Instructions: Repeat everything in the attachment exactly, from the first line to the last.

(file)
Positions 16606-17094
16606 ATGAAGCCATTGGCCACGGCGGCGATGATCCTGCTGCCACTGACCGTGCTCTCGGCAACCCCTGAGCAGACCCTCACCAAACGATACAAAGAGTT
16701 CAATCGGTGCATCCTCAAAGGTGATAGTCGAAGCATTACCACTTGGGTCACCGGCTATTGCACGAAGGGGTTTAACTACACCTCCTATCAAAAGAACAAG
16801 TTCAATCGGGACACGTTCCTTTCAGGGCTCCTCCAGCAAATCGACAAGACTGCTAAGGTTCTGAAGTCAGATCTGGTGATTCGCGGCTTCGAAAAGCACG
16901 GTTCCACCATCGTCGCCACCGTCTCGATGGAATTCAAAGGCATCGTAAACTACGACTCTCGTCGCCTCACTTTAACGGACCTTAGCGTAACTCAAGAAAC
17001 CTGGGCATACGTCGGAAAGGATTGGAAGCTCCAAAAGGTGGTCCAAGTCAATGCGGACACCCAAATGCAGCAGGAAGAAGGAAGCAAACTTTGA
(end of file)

Positions 16606-17094
16606 ATGAAGCCATTGGCCACGGCGGCGATGATCCTGCTGCCACTGACCGTGCTCTCGGCAACCCCTGAGCAGACCCTCACCAAACGATACAAAGAGTT
16701 CAATCGGTGCATCCTCAAAGGTGATAGTCGAAGCATTACCACTTGGGTCACCGGCTATTGCACGAAGGGGTTTAACTACACCTCCTATCAAAAGAACAAG
16801 TTCAATCGGGACACGTTCCTTTCAGGGCTCCTCCAGCAAATCGACAAGACTGCTAAGGTTCTGAAGTCAGATCTGGTGATTCGCGGCTTCGAAAAGCACG
16901 GTTCCACCATCGTCGCCACCGTCTCGATGGAATTCAAAGGCATCGTAAACTACGACTCTCGTCGCCTCACTTTAACGGACCTTAGCGTAACTCAAGAAAC
17001 CTGGGCATACGTCGGAAAGGATTGGAAGCTCCAAAAGGTGGTCCAAGTCAATGCGGACACCCAAATGCAGCAGGAAGAAGGAAGCAAACTTTGA